In its second paragraph, the preamble proposed by the Assembly distinguishes between the cultural, religious and humanistic heritage of Europe: “Drawing from the cultural, religious and humanistic heritage of Europe…” Interestingly, in the first paragraph, the proposed preamble arranges the values, in particular the primacy of Reason, as the basis of humanism: "Aware that the continent of Europe is a bearer of civilization and that its inhabitants, who have populated it in successive waves since the dawn of mankind, have over the centuries developed the values that found humanism: equality of men, freedom, primacy of reason".

Reading the two paragraphs together leads, I think, to an inevitable conclusion: in the eyes of their authors, the "supremacy of reason" is part of the "humanistic heritage" but is not something one would associate with religion - and of course Religion in Europe means mainly Christianity or at most the Judeo-Christian tradition. The European secular action does not simply mean relegating religion to the private sphere where it will of course be protected as part of our noble and indispensable commitment to freedom of conscience. It is a banishment from the public space of something that shouldn't be there - from a public space committed to the primacy of reason. This constitutional decision excellently and honestly reflects the secular attitude of European political organization. One establishes a priori that religion operates outside the circle of the primacy of reason, then banishes it from one's public sphere and then consigns it to one's private sphere - after all, individuals believe all sorts of unreasonable and irrational nonsense. Benedict XVI I don't want any of that, as I understand him. He reminds us that there are vast questions and problems concerning the human condition (the human condition), such as its origin and its end, that scientific rationalism simply does not address, but does not end should be taken out of the discipline of reasoned discourse. Even more subtly, he seems to be implying that the mere use of the word "religion" should not confer on any belief system the imprimatur of legitimacy from that point of view; he makes the pointed statement that the Catholic tradition in Christianity is particularly committed to the discipline of reason, but that this of course also means in the same breath that it is limited by it.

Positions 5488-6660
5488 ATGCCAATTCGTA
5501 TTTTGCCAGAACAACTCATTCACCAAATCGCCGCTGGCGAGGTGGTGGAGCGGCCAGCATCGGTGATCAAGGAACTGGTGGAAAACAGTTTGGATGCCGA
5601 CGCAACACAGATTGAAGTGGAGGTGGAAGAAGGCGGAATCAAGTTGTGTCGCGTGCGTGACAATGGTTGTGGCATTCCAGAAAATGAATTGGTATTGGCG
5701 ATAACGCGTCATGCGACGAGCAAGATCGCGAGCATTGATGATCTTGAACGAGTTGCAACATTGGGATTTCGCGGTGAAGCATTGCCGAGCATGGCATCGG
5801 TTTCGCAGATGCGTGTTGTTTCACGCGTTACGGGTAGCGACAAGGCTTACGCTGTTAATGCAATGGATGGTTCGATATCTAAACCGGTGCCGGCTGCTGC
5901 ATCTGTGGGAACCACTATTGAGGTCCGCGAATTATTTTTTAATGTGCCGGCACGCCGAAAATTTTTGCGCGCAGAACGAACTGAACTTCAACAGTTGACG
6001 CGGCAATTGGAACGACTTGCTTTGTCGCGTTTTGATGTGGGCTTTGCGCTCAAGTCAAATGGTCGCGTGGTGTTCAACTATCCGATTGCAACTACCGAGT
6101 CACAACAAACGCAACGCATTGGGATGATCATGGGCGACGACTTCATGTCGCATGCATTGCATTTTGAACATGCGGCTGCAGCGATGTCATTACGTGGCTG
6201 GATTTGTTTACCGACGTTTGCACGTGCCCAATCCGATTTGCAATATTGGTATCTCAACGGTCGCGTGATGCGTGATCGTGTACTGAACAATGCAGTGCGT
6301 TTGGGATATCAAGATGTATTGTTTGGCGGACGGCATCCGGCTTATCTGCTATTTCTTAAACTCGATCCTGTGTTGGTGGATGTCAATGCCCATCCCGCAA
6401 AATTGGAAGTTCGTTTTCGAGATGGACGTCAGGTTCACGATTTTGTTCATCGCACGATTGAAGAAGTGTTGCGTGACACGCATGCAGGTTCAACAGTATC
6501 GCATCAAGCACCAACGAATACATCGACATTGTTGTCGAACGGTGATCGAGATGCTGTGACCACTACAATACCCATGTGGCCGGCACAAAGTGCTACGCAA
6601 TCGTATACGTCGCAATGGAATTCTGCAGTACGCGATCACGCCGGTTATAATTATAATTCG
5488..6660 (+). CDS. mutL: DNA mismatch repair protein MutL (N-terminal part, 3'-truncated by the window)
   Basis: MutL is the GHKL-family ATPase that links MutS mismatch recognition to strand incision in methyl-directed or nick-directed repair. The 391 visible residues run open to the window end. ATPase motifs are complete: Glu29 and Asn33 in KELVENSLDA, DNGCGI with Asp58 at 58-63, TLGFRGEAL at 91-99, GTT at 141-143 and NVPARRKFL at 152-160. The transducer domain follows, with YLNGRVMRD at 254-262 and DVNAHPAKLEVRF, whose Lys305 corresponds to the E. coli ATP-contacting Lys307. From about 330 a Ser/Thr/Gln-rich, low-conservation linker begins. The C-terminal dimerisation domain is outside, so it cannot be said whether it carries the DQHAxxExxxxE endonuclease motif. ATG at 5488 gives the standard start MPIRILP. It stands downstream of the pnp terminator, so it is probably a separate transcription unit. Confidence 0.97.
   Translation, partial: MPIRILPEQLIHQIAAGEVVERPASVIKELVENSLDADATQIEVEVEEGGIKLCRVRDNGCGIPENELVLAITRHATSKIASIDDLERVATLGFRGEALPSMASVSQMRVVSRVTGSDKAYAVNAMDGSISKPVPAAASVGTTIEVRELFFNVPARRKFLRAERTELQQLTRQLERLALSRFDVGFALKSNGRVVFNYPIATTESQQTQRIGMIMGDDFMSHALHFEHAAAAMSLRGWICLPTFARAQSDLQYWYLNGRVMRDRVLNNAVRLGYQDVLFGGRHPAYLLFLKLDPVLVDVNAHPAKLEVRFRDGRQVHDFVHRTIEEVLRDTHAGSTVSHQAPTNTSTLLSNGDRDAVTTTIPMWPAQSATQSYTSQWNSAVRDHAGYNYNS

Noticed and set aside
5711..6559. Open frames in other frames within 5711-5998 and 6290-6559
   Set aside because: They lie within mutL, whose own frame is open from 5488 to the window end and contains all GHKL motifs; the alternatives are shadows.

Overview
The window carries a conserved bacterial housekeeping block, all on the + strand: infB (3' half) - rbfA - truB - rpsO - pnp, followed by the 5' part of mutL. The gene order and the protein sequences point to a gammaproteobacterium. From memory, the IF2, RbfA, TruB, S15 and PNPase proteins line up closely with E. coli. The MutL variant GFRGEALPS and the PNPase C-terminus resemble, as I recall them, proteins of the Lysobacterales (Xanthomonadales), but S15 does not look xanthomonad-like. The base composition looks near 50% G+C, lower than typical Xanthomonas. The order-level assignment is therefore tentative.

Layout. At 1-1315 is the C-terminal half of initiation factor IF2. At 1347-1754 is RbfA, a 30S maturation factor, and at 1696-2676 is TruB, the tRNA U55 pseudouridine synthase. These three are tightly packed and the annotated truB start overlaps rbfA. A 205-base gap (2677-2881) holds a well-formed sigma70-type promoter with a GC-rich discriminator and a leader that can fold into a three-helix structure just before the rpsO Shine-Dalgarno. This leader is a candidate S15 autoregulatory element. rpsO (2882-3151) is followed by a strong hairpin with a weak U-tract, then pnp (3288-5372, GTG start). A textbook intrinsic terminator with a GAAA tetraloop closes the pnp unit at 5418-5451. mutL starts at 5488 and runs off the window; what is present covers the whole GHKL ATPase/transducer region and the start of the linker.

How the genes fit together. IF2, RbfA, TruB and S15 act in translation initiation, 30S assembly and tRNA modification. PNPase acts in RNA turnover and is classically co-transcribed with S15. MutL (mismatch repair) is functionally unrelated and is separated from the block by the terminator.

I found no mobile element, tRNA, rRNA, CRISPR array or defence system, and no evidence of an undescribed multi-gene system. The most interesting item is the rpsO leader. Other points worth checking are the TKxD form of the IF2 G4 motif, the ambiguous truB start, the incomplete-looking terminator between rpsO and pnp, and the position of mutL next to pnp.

[…] Whoever takes up the sword – risks dying by the sword. And those who live under a materialistic premise risk perishing under the same premise.

One should not [...] end with a message of despair. Because the current situation also contains the seed for regeneration. Europe is, whether you like it or not, a community of destiny. What any of its member states does has a significant impact on the others, as the sad story of Brexit has shown. The only question, however, is how we will deal with this fate. No state can do it alone. Herein lies the hope.


dr Josef Zoehrer


Meeting with Pope em. Benedict XVI

















Photos: Michael Hofmann